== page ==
Wednesday, September 9, 2009

The Worship wrangle

There is a long history of wrangling over the word 'worship' in Sydney Anglican circles. Based on the New Testament's use of worship language to describe all-of-life ethical living before the Lord, some want to squeeze 'worship' out of our vocabulary for our meetings.
Many have questioned this dichotomy, and what it does for the church gathering.(most notably David Peterson). I'm interested to see what it has done for the ethics of the people who go to 'no worship' church meetings.
There are elements of a corporate meeting such as the de-centering adoration of God, the specific attention to the presence and story of God, the recognition of the work of God in others, the declaring of our identity in Christ, which have important ethical consequences.
My hunch is that as we have devalued worship on Sundays, we have also devalued our life as worship. That is, instead of saying to Christians, 'you are the temple of the living God', we have simply noted the destruction of the physical Temple. Instead of saying 'the whole of life should reflect this gathering', we have settled for, 'this gathering should reflect the rest of our lives'. So we have church services where we don't bother reading much scripture because, hey, we don't read it in the rest of the week either. We have church services where the Lords supper is entirely horizontal and communal, because we don't remember Jesus death or acknowledge his presence any other time we eat during the week.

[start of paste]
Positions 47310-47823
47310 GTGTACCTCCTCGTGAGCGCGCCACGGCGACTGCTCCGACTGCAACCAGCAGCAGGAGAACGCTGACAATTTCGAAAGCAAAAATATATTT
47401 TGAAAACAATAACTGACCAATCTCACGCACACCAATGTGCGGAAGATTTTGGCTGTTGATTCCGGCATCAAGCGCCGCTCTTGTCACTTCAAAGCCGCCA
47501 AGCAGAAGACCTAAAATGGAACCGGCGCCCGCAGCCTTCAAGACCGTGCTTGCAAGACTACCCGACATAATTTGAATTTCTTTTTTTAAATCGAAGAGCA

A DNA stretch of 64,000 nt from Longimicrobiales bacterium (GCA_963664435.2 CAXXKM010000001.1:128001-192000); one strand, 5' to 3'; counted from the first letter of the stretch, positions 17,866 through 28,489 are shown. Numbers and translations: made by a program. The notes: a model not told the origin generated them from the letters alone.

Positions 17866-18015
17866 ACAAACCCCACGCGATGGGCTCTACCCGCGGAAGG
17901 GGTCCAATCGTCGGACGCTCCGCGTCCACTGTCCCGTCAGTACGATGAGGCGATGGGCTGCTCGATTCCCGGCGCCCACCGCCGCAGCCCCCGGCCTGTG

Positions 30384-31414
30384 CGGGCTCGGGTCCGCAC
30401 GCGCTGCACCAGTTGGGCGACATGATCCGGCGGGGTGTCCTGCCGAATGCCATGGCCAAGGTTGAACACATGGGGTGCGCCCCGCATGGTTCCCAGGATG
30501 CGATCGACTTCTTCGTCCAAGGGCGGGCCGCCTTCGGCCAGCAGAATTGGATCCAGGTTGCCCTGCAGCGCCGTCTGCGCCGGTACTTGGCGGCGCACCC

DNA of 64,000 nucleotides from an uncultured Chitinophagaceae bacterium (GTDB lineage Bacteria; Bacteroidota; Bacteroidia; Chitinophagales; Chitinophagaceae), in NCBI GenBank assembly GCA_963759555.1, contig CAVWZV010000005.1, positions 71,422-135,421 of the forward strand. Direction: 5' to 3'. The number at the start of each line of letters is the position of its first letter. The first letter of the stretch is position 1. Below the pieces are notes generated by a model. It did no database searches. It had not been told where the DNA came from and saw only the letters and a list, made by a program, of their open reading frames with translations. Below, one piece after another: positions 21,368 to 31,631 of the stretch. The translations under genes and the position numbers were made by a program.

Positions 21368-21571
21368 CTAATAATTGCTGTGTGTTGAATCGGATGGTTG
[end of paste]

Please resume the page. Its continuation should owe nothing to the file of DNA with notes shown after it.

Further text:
My hunch also is that if we have kick-ass Sundays, it will reshape our congregations desires and perception of the world and God's mission in it, it will change people's lives to give glory to God in the rest of the week.